• Genetic industry: This is related to the re-producing and multiplying of certain species of animals and plants with the objective of earning profits from their sale. This includes nurseries, cattle breeding, fish hatcheries, poultry farms.

  • Extractive industry: This industry extracts or obtains products from natural sources. Extractive industries supply some basic raw materials that are mostly products of a geographical or natural environment. Products of these industries are usually transformed into many other useful goods by manufacturing industries. Important extractive industries include farming, mining, lumbering, hunting and fishing operations.

Secondary Industries

The industrial sector of an economy that is dominated by the manufacture of finished products. Unlike a primary industry, which collects and produces raw materials for manufacture, a secondary industry makes products that are more likely to be consumed by individuals. Secondary industries may also be of two types:

  • Manufacturing Industry: This industry is engaged in producing goods through processing of raw materials and thus creating form utilities. They bring out diverse finished products that we consume or use, through the conversion of raw materials or partly finished materials in their manufacturing operations. Most of the goods that are used by consumers are produced by manufacturing industries. These industries also supply machines, tools and other equipment to other industries.

  • Construction industry: This industry entails the construction of buildings, bridges, roads, dams, canals, etc. It is different from all other types of industries, because goods of other industries can be produced at one place and sold at another place. However, goods produced and sold by the constructive industry are erected at one place.

Commerce

Commerce is an organized system for the exchange of goods between the members of the industrial world.” Commerce has a wide meaning. In broader sense “Commerce is that part of business which is concerned with the exchange of goods and services and includes all those activities which directly or indirectly facilitate that exchange.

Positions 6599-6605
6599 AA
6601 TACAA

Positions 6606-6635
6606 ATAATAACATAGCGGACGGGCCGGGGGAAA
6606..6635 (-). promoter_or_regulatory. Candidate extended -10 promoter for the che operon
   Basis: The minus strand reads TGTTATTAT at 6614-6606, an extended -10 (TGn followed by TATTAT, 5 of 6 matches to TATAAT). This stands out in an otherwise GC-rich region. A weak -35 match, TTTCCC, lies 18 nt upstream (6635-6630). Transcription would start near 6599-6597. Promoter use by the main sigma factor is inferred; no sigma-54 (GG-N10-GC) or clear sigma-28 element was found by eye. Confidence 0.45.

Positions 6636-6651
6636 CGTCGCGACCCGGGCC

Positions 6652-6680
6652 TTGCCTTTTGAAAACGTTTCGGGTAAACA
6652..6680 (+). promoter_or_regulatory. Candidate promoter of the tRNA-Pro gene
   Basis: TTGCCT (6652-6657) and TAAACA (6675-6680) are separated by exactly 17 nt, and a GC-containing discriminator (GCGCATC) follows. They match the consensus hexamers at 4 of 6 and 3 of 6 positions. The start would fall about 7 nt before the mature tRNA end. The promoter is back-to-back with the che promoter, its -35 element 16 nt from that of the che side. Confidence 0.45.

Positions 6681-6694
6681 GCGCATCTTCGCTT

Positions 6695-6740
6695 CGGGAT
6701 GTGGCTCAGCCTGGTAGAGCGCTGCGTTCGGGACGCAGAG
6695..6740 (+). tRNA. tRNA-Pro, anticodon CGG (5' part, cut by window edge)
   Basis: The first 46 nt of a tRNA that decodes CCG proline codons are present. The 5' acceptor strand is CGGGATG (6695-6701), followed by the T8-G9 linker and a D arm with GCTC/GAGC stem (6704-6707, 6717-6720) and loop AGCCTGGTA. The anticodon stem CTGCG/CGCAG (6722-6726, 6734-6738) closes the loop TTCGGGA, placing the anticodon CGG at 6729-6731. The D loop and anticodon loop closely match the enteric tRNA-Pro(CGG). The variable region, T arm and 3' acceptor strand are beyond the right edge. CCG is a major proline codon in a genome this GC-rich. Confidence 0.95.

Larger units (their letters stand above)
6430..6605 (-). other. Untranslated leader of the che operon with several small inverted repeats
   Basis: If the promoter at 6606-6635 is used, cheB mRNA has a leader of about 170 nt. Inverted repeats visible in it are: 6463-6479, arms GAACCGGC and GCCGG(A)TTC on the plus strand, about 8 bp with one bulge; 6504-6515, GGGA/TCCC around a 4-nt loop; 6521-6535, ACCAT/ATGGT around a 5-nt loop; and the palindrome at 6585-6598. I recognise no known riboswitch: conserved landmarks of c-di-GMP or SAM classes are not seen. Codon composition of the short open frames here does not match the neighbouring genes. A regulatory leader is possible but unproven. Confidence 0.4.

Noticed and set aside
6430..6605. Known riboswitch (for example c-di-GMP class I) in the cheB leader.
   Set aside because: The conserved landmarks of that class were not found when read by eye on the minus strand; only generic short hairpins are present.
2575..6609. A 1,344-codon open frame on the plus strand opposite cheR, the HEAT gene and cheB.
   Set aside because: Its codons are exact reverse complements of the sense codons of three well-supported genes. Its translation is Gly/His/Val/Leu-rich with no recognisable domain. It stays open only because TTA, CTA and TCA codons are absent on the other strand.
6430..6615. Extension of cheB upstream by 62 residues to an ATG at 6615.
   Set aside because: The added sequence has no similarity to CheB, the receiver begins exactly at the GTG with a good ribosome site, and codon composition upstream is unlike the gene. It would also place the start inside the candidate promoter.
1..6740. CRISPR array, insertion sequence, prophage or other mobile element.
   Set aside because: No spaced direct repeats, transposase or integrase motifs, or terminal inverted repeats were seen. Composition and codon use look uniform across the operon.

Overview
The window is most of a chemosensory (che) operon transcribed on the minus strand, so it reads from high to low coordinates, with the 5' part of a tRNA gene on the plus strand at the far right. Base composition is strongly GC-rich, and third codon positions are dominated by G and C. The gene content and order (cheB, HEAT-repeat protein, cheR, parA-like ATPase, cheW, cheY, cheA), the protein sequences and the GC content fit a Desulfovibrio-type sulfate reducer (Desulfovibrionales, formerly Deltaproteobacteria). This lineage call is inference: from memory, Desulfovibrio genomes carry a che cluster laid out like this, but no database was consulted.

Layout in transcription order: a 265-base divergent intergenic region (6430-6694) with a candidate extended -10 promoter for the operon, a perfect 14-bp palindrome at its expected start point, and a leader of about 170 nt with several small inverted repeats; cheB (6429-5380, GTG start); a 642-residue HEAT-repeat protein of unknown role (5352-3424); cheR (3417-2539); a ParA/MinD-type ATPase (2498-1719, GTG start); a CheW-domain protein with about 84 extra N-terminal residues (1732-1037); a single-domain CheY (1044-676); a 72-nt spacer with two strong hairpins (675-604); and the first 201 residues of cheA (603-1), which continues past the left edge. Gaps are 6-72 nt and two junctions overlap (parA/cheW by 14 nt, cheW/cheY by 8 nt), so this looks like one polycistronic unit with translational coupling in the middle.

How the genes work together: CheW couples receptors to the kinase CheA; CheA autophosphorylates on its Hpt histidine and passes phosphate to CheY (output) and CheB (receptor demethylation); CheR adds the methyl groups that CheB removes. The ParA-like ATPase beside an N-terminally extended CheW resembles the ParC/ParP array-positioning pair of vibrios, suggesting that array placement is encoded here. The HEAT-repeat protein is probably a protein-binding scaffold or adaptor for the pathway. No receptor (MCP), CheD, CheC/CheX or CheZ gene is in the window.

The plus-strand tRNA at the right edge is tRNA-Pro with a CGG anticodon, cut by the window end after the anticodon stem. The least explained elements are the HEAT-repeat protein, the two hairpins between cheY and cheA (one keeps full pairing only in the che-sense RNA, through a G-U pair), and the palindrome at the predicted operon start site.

It includes trade and aids to trade. Besides trade, it includes all those activities that help in the expansion of trade. The aids to trade include transport, banking, insurance, warehousing, advertising and salesmanship. Without the help of such agencies, it is not possible to transport goods from one place to another. Mainly, the term commerce includes ‘trade’ and ‘auxiliaries to trade’.

  1. Trade
  2. Auxiliaries of Trade

Trade

The term ‘trade’ is used to denote buying and selling. Therefore, one who buys and sells is a trader. A trader is a middleman between the producer and the consumer. Trader is engaged in trading activities as agents to make the goods available to consumers in different markets.

In the absence of trade, it would not be possible to undertake production activities on a large scale. Trade may be classified into (i) Home Trade or Internal Trade and (ii) Foreign Trade or External Trade.

Auxiliaries of Trade

All activities that facilitate a smooth flow of goods from manufacturing centres to the consumption centres are called Aids or Auxiliaries to trade. Transports, Banking, Insurance, Warehousing and Advertising are regarded as auxiliaries to trade because these activities play a supportive role.

Auxiliaries to trade may be classified into five categories: (i) transportation, (ii) warehousing, (iii) insurance, (iv) advertising, and (v) banking.